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Health benefit of massage is beyond stress and muscle tension

As many of us can attest, massage is good medicine for stress, muscle tension, and pain. Not only does it benefit the body itself, the caring attention of another human being supplies psychological comfort and a sense of connection. According to the Mayo Clinic, massage, together with standard treatments, is a beneficial “complementary and alternative medicine.”

Most of us, if we’re lucky enough to have enjoyed a good massage, could confirm that. Surrendering for blissful moments of treatment on a cushioned table while a professional massage therapist minister to all your aches and pains—who wouldn’t enjoy that? Who wouldn’t go home feeling refreshed, ready for whatever comes next, after a massage?


Benefits of Massage

However, on-going research suggests that the benefits of massage go beyond what most people know of. In addition to the “feel good” elements and the easily identifiable relief of muscle aches and pains, there may be significant other benefits as well. According to the Mayo Clinic site, some studies have found massage may also be helpful for:


  • Anxiety

  • Digestive disorders

  • Fibromyalgia

  • Headaches

  • Insomnia related to stress

  • Soft tissue strains or injuries

  • Sports injuries

  • Myofascial pain syndrome (often called “referred pain,” resulting from repetitive motion used in jobs or hobbies or by stress-related muscle tension)

  • Temporomandibular joint pain (TMJ)

  • Blood pressure

  • ADHD (attention deficit hyperactivity disorder)


Of course, massage benefits may not be readily available to everyone because many of us struggle to find time in our busy lives to book an appointment with a CMT (Certified Massage Therapist) on a regular basis. Finding a practitioner who is “just right” for you—who uses the style of massage most effective for your particular complaints—may also be a challenge for many people to fully experience the benefits of massage. For that reason, some people look to the massage chair to provide a daily dose of massage therapy in the comfort of their own home.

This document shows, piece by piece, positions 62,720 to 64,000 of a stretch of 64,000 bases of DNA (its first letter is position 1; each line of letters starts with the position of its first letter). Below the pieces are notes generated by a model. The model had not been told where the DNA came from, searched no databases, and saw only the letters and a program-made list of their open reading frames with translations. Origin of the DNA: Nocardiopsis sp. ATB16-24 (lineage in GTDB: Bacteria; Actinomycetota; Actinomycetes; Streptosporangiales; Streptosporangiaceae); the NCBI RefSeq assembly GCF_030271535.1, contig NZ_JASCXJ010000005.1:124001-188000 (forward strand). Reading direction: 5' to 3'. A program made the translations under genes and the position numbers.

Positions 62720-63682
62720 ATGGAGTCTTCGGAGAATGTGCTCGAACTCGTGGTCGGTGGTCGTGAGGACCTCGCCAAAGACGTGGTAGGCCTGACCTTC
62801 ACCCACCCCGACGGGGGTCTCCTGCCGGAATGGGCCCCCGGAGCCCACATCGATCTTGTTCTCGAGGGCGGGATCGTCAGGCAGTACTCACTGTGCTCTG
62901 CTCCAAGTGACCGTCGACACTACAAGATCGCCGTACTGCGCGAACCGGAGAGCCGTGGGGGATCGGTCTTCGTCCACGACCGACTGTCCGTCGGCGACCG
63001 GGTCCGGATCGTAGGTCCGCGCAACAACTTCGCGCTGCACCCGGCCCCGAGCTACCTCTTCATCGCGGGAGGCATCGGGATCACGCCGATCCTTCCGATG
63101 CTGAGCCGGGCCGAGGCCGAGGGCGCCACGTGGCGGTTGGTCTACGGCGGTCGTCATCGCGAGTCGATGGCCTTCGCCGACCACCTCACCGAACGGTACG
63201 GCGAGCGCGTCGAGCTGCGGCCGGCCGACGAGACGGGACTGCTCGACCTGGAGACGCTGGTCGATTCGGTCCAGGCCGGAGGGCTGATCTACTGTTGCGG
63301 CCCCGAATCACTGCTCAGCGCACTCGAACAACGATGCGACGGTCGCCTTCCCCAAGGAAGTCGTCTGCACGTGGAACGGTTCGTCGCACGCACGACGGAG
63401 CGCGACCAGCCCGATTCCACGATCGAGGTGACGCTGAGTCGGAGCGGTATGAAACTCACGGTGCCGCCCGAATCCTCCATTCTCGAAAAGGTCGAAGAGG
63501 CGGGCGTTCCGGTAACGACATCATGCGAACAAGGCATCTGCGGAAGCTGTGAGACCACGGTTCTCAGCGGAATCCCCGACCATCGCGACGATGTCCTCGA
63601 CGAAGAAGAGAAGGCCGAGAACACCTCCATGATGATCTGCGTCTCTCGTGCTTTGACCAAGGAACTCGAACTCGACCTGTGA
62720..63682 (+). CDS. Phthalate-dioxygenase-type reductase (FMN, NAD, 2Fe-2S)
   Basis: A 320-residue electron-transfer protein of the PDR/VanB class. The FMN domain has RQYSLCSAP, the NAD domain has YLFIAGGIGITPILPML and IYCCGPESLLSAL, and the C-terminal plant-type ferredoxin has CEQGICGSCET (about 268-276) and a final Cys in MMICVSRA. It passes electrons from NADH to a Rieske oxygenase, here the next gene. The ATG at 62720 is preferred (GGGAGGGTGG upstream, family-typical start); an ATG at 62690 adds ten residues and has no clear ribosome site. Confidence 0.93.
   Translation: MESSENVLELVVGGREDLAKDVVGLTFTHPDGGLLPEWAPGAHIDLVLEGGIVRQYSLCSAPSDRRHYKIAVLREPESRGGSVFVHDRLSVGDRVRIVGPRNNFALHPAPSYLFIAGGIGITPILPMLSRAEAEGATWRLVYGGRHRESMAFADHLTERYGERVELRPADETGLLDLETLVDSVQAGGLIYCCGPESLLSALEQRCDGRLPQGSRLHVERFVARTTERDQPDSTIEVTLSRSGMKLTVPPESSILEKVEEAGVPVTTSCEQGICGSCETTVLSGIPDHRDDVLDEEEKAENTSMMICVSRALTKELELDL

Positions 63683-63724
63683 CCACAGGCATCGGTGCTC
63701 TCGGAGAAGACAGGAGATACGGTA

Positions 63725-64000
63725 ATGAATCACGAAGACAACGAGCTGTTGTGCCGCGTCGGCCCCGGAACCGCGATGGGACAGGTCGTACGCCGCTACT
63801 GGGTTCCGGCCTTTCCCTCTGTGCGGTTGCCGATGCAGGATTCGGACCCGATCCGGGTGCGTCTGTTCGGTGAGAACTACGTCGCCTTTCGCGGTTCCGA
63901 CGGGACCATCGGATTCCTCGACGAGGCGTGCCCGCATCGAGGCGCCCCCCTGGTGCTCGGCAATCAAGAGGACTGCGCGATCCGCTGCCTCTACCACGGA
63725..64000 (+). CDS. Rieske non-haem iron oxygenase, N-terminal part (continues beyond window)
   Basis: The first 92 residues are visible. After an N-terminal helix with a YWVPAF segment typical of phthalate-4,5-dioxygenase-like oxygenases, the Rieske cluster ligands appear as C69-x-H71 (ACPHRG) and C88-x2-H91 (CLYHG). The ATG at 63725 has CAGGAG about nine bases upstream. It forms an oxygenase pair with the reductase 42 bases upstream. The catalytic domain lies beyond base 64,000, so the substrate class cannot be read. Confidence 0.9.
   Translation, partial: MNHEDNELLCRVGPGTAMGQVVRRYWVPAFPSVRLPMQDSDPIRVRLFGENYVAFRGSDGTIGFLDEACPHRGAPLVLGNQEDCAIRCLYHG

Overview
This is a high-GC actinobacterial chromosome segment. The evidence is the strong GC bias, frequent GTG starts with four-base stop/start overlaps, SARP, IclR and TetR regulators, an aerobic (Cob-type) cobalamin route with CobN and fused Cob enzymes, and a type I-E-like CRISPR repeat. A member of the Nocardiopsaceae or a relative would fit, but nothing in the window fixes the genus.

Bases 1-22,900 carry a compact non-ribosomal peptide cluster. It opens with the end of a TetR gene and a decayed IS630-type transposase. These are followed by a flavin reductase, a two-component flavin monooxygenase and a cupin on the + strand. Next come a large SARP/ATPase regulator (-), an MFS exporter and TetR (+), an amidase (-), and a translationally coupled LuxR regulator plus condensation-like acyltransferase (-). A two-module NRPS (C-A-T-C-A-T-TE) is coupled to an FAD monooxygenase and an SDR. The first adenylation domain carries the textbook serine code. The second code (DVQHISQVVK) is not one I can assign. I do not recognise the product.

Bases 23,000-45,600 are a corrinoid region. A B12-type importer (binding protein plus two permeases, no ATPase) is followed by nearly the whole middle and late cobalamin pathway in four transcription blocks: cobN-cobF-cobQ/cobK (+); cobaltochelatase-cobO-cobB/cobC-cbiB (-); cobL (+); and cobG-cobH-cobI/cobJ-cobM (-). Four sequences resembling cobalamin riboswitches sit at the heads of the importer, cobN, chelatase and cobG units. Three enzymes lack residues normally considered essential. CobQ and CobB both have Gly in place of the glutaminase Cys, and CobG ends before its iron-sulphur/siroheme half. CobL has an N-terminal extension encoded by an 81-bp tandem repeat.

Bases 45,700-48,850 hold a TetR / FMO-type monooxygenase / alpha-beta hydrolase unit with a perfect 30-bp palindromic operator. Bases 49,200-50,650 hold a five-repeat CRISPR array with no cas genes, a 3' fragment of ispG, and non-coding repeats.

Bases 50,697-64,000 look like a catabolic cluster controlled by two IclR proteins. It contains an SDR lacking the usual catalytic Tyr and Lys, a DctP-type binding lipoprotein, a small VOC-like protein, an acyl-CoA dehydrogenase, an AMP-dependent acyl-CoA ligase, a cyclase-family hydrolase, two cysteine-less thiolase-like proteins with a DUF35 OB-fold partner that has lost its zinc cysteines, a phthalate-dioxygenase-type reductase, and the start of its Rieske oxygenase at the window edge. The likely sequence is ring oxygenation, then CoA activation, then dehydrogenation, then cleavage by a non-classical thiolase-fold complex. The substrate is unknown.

And despite its many benefits, massage isn’t meant as a substitute for regular medical care. Be sure to follow any standard treatment as directed by your doctor and ask your doctor about adding a massage chair to your overall care. In Texas, the sales tax is exempted from the massage chair purchase when you have a doctor's written note. We hope you find your healing touch and let us know if we can help you.


Sources:

“Never Had a Massage? What You Should Know.” Mayo Clinic, Mayo Foundation for Medical Education and Research, 7 Dec. 2015, www.mayoclinic.org/healthy-lifestyle/stress-management/in-depth/massage/art-20045743.


“Myofascial Pain Syndrome.” Mayo Clinic, Mayo Foundation for Medical Education and Research, 9 Dec. 2014, www.mayoclinic.org/diseases-conditions/myofascial-pain-syndrome/symptoms-causes/syc-20375444.


"Massage Theraphy for ADHA" SACHS CENTER, 25 July 2018, https://sachscenter.com/massage-therapy-for-adh/.


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